IEEE STEM Summit
IEEE TryEngineering Series:
Spotlight on Building Diversity, Equity, and Inclusion for the Next Generation of Engineers
IEEE’s TryEngineering.org, a program that began in 2006, has expanded considerably to inclusively meet the needs of all budding engineers and technologists. There are a number of programs that fall under the TryEngineering.org umbrella, including the:
- TryEngineering Volunteer STEM Portal
- TryEngineering STEM Grant Program
- STEM Summit
- STEM Champion Program
- TryEngineering Summer Institute
- TryEngineering Together program
All of these programs target providing information and resources to a diverse and inclusive audience in an effort to build equity within the global engineering community.
IEEE recognizes the importance of helping educators and education leaders improve the STEM (Science, Technology, Engineering, Mathematics) skills of all students to ensure every student can thrive in a modern, information-driven, high-tech society, able to pursue the STEM and STEM-related professions of their choosing. Students’ interest in STEM careers can be ignited through exposure to new technologies and how those technologies operate and interact. Through its pre-university educational activities, IEEE is committed to increasing awareness of and interest in engineering, computer science, and technology by helping students identify the engineer, scientist, or technologist hidden inside of them, with a strong emphasis on the inclusion of the full breadth of the student community and the diverse perspectives they bring to STEM.
Through IEEE’s STEM Summits, IEEE brings together engaged communities of pre-university STEM enthusiasts, educators, parents, and volunteers who can share ideas and experiences and develop engaging, innovative, and high-quality pre-university STEM education. The first IEEE STEM Summit was organized in November 2021. It was held in a virtual format to more readily enable educators and volunteers to learn about and interact with STEM opportunities, resources, and activities. Participants had the opportunity to ask questions of award-winning educators and knowledgeable volunteers as these educational leaders shared their experiences and offered practical advice on how to plan interesting and effective outreach activities in STEM education.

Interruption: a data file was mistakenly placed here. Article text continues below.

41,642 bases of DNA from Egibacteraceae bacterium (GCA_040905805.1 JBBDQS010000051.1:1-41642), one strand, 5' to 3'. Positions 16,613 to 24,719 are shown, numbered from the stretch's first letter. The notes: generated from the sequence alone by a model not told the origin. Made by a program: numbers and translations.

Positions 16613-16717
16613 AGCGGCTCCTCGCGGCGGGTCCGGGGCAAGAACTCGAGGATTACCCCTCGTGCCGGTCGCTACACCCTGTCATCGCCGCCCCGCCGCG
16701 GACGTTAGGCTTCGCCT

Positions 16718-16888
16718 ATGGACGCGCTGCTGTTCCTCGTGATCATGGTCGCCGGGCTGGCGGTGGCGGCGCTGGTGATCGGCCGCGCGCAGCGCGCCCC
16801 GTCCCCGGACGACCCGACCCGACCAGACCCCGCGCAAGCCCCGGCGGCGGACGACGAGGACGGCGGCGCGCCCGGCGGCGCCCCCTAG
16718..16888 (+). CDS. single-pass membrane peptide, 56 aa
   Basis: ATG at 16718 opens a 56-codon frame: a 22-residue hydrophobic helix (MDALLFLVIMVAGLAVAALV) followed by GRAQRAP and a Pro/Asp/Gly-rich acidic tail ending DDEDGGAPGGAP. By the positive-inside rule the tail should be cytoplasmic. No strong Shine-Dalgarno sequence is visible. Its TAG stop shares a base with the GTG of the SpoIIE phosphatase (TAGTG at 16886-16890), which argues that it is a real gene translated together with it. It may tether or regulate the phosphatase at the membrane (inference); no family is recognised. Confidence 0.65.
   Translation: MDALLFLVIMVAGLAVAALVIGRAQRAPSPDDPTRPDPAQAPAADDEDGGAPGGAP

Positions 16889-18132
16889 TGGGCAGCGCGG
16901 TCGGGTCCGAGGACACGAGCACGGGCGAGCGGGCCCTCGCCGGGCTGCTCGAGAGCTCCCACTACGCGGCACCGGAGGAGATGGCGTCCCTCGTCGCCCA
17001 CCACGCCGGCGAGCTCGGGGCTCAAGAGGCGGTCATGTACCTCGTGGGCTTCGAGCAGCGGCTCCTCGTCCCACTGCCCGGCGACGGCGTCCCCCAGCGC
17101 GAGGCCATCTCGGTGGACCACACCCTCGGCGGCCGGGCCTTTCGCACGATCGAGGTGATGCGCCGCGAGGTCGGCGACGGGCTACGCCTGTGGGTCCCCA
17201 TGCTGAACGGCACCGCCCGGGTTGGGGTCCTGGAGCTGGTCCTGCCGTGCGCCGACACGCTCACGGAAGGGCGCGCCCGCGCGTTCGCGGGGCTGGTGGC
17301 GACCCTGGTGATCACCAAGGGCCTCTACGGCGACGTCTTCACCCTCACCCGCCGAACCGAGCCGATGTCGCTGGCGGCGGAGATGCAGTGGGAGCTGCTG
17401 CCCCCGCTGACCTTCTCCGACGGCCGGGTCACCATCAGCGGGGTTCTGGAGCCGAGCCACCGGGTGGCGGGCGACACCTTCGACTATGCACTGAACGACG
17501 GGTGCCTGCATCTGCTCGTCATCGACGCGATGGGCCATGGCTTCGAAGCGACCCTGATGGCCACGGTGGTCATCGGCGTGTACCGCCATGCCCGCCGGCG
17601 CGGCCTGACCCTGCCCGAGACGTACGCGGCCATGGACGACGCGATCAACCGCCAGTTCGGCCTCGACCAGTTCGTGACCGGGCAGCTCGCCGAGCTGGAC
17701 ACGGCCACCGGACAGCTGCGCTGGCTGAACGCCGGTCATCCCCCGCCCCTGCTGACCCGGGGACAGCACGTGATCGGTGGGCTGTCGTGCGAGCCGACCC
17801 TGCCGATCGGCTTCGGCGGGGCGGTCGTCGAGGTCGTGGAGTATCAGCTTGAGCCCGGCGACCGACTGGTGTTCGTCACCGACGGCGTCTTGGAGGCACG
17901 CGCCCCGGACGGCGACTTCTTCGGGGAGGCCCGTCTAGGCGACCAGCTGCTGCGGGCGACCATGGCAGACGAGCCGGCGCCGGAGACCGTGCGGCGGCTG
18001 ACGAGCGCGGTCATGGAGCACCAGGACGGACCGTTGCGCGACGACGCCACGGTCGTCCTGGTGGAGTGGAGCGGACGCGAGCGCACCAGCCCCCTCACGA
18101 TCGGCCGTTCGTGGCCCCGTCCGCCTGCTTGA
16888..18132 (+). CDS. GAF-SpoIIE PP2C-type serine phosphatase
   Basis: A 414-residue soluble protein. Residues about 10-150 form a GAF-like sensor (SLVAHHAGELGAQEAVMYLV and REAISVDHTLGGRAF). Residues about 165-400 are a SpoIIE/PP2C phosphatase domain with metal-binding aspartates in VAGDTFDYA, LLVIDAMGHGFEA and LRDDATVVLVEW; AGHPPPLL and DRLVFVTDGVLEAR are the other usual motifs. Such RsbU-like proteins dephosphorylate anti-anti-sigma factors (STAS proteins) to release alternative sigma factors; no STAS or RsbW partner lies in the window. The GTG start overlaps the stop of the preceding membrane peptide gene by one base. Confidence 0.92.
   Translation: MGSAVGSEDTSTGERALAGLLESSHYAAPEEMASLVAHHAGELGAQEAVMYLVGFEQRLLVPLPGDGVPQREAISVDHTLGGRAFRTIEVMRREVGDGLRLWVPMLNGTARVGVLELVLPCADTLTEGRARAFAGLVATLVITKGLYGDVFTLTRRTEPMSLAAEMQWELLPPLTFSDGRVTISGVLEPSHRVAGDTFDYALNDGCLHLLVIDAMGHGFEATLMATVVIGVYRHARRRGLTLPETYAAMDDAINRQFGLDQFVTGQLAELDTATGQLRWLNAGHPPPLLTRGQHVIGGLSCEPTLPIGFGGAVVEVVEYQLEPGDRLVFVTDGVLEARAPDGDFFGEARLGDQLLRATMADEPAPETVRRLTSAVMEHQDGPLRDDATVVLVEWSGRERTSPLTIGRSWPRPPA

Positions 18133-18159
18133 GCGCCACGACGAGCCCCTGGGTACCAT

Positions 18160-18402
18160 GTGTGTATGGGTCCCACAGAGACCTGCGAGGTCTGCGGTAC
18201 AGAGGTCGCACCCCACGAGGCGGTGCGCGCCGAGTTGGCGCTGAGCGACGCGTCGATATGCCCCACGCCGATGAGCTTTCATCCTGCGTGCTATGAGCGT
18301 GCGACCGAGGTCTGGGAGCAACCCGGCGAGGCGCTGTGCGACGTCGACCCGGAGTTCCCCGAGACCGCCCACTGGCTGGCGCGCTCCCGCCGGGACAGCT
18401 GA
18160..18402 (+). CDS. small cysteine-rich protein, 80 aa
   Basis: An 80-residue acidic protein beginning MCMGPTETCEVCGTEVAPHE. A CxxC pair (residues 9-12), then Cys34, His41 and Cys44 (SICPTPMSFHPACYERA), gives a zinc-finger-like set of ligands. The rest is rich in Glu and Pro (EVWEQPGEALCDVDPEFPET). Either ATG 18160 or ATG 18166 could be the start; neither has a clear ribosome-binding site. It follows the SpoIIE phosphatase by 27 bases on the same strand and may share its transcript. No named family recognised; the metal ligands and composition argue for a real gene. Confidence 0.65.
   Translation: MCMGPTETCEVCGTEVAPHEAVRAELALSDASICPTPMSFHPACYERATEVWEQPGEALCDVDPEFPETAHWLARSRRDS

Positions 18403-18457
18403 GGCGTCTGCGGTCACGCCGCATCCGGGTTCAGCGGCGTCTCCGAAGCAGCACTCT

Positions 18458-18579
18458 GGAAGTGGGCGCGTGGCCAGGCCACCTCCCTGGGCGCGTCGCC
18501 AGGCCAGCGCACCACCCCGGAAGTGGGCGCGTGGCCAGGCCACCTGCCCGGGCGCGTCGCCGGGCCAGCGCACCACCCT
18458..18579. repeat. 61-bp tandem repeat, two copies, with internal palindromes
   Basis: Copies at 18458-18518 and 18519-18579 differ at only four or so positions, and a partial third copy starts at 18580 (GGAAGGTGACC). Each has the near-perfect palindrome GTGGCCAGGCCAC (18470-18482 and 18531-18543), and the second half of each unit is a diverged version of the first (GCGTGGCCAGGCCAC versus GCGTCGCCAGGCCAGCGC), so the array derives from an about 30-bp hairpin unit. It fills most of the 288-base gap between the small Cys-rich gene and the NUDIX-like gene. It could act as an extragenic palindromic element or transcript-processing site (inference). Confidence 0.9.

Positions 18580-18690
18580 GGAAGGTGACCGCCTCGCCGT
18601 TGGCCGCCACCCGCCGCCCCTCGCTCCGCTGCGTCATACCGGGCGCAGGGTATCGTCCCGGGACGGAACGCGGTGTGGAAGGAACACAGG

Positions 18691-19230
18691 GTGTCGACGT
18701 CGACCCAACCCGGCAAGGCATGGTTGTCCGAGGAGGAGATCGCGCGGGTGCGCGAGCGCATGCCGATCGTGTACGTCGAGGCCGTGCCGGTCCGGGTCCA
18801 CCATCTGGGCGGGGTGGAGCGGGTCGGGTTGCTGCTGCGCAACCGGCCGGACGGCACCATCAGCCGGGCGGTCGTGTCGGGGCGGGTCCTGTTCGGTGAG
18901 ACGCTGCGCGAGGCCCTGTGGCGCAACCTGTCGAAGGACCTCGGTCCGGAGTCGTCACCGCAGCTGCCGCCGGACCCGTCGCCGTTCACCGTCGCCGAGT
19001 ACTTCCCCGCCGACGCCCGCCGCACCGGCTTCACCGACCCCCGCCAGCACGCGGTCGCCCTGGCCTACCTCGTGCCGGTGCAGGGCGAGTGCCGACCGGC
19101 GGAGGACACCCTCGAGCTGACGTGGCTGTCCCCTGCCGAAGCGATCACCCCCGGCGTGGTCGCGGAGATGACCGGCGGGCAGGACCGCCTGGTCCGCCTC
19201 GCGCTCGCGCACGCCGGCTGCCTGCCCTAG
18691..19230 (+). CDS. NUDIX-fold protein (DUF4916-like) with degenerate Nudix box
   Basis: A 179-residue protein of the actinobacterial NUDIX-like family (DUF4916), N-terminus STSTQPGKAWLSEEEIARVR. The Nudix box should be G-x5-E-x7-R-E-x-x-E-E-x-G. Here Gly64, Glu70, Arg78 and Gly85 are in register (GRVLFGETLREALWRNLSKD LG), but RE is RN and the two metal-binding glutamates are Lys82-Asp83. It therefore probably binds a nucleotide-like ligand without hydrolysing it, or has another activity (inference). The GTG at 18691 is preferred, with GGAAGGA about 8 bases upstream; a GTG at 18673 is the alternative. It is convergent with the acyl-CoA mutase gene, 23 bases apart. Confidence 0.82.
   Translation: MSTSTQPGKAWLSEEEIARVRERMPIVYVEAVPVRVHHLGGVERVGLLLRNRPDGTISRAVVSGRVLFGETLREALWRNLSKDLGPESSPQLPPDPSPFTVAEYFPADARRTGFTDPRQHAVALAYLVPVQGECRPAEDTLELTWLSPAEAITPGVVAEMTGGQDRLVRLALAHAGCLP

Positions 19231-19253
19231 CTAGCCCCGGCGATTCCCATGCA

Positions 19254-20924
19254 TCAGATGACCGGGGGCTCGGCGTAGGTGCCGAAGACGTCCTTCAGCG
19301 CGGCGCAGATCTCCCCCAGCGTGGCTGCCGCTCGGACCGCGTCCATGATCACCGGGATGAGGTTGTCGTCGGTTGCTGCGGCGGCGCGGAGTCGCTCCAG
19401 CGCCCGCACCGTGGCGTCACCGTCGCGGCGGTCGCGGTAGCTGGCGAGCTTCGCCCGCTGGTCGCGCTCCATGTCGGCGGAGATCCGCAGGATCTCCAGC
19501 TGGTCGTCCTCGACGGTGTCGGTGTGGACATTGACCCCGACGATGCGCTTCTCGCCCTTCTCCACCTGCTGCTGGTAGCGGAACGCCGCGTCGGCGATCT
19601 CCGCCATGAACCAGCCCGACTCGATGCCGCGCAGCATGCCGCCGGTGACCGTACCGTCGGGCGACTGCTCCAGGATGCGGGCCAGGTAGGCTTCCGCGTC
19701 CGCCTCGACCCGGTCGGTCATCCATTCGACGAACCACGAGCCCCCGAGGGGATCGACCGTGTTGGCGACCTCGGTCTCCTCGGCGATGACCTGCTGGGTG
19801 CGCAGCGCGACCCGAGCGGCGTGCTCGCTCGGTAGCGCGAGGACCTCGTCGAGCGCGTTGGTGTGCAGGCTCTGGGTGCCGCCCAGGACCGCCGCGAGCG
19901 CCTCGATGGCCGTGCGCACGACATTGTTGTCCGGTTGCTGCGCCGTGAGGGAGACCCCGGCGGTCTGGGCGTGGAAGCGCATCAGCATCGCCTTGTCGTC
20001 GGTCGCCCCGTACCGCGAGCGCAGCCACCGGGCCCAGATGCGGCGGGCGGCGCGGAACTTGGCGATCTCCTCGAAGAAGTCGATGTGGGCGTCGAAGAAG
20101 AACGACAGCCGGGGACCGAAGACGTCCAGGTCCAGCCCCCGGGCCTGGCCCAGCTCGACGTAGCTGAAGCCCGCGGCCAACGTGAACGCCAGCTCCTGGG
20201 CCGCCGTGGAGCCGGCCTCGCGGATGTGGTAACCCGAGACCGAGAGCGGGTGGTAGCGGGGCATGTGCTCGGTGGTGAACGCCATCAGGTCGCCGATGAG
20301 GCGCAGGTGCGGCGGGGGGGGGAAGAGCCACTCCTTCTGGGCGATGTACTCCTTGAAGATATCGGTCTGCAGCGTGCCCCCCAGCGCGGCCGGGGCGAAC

In December 2022, the second IEEE STEM Summit brought together over 600 educators and volunteers to learn more about STEM education. This free event took place over 5 days and was offered at no cost in 80 countries. The 2022 IEEE STEM Summit featured several sessions that focused on more effectively including all students in STEM education, contributing to the diversity, equity, and inclusivity of STEM fields of interest, including engineering, for future generations.
Sample sessions from the 2022 IEEE STEM Summit included:
Pedagogy to Practice with Your Neurodiverse STEM Students
Neurodiverse students represent a critical population in the future of STEM. This session discusses the strengths neurodiverse students bring to STEM fields and the strategies educators need to educate neurodiverse students in STEM education. Ensuring bright futures for neurodiverse STEM students aligns with United Nations Sustainability Goals that foster global support for the expansion of diversity, equity, and inclusion.
Tackling Stereotypes and Reaching the Hard-to-Reach through Research-Informed STEM Outreach and Widening Participation:
Lessons from the NUSTEM team in the UK
Addressing gender imbalances and lack of diversity in many technical disciplines (e.g., digital, engineering, physical sciences, etc.), this session discusses a long-term, holistic, research-informed approach to tackling these complex issues while providing an inclusive approach to STEM outreach and finding ways to reach hard-to-reach communities and evaluating the impact of STEM outreach interventions (including unintended consequences).
Capturing the Diverse Interests of Students Through the Diverse World of Computer Science
Just as computer science impacts a diverse landscape of applications (including communication technology and interactions through the internet, apps on our phones, general infrastructure, and manufacturing), pre-university students' diverse perspectives and skillsets are a great asset to the computer science discipline, as the varied experiences and perspectives they bring with them benefit the field in myriad ways. This session discusses how computer science programs must work to share and promote this diversity to engage larger populations of students possessing their own unique passions and interests.